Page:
When the World Anti-Doping Agency laboratories needed a Western blot device they could count on for speed, accuracy and reliability during the 2016 Olympic games, they chose BlotCycler™.
The 2016 Olympic and Paralympic Games, the biggest event in human sports, was held in Rio de Janeiro with more than 10,500 athletes from 206 countries over the world competing for the highest of sports honors, an Olympic medal. With the hope that the Olympic ideal accompanies all aspects of the XXXI Olympiad, WADA accredited antidoping laboratories use the spearhead of analytical technology as a powerful tool in the fight against doping. This review summarizes the main analytical developments applied in antidoping testing methodology combined with the main amendments on the WADA regulations regarding analytical testing starting from the 2012 London Olympics until the 2016 Olympic Games in Rio de Janeiro.
The WADA Anti-Doping Code provides the policies rules and regulations in all international sports. And, every year WADA updates the list of prohibited substances that are forbidden in international competition.
The current list is available on their website: https://www.wada-ama.org/en/what-we-do/prohibited-list.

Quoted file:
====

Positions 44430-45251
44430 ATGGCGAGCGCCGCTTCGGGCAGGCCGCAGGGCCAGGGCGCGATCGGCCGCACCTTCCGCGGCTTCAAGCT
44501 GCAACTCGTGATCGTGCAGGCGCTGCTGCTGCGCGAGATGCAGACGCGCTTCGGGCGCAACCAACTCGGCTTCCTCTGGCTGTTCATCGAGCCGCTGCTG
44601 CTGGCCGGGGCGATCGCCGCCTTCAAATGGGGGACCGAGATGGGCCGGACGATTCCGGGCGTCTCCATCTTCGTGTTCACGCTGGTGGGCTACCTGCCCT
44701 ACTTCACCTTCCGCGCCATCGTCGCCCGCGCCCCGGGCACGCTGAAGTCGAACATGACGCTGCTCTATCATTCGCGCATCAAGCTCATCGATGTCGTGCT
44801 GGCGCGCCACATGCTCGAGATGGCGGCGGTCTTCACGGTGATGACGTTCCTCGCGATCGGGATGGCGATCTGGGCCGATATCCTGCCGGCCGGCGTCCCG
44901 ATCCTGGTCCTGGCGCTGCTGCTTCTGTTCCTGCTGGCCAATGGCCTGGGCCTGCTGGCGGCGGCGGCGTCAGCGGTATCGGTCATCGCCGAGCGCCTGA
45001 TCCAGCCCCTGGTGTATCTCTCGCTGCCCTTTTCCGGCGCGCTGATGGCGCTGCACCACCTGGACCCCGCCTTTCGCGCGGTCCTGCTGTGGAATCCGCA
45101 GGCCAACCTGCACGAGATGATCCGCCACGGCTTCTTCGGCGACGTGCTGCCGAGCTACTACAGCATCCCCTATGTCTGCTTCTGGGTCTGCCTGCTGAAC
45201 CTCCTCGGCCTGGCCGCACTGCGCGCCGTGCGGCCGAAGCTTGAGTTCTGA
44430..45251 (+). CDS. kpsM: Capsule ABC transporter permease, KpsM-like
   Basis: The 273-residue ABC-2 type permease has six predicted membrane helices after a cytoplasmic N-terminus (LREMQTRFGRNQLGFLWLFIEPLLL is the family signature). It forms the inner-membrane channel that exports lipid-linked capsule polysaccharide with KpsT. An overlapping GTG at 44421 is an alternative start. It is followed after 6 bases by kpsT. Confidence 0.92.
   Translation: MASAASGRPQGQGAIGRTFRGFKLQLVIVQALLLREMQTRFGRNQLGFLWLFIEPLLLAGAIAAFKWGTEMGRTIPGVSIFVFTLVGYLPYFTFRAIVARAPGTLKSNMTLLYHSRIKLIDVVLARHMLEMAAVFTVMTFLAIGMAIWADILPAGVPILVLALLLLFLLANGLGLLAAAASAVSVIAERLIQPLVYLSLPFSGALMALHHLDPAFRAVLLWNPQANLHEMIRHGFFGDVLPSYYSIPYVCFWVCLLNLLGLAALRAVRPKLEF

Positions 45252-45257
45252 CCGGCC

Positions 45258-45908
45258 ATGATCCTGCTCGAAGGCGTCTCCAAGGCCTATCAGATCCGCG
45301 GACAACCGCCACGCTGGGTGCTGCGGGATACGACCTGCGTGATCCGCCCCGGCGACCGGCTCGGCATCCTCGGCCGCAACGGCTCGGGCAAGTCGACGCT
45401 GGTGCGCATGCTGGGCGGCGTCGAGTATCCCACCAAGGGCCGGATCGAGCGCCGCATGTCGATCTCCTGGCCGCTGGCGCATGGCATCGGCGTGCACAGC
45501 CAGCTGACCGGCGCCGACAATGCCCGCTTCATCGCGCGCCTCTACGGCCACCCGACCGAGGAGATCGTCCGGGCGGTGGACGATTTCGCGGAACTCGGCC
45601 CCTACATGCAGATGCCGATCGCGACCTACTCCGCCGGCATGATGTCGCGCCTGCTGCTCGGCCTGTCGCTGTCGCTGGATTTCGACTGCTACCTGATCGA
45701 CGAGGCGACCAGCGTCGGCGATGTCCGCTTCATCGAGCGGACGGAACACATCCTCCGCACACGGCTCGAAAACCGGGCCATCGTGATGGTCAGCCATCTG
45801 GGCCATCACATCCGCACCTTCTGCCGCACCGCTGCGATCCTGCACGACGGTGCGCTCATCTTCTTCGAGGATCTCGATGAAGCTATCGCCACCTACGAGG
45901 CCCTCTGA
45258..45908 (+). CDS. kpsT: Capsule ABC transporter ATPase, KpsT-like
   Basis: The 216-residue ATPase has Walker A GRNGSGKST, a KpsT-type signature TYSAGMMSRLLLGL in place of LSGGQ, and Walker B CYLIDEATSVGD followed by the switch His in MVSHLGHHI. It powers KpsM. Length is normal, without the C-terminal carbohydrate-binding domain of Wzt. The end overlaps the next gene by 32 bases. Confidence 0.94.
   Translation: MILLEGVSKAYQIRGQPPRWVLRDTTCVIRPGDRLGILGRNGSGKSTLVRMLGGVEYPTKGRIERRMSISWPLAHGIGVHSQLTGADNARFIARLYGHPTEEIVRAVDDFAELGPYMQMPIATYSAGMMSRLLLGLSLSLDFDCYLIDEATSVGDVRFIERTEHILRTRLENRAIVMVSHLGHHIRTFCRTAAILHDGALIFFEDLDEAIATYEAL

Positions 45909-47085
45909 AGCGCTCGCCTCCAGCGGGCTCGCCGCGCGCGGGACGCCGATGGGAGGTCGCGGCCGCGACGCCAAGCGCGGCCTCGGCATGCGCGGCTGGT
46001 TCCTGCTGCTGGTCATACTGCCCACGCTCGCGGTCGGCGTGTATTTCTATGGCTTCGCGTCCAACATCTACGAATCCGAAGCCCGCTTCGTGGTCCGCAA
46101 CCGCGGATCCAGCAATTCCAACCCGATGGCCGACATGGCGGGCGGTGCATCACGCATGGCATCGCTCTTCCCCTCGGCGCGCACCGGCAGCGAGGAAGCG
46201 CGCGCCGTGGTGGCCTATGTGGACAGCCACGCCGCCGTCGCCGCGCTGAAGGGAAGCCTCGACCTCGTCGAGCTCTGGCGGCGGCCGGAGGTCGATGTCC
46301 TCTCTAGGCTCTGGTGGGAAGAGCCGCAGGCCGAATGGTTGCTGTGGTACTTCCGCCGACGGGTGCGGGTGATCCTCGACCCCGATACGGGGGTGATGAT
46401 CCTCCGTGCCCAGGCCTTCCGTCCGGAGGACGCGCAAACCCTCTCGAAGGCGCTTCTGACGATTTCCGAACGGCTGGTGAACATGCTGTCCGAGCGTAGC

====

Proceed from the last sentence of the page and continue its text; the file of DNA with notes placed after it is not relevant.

One of the forbidden substances is erythropoietin or EPO. EPO is a hormone that regulates the synthesis of red blood cells, helping to increase the ability of blood to carry oxygen. Therefore, it increases efficiency and power and yields better athletic performance. However, because EPO doping causes too many red cells to clot in arteries and veins, it causes strokes and heart attacks.
Since then, the challenge has been increasing throughput, that is, increasing the number of samples that can be analyzed before and during competition. With over ten thousand athletes participating in the 2016 Olympics, WADA laboratories needed a device that could automate the screening process.
WADA accredited laboratories included the BlotCycler™ Western blot device because it performs all the washing and incubation steps once the proteins are transferred from the gel to the membrane.
The authors of this article praise the addition of this Western blot device to WADA labs because it saves human resources, making it more economical while standardizing the process and reducing the possibility for human error.
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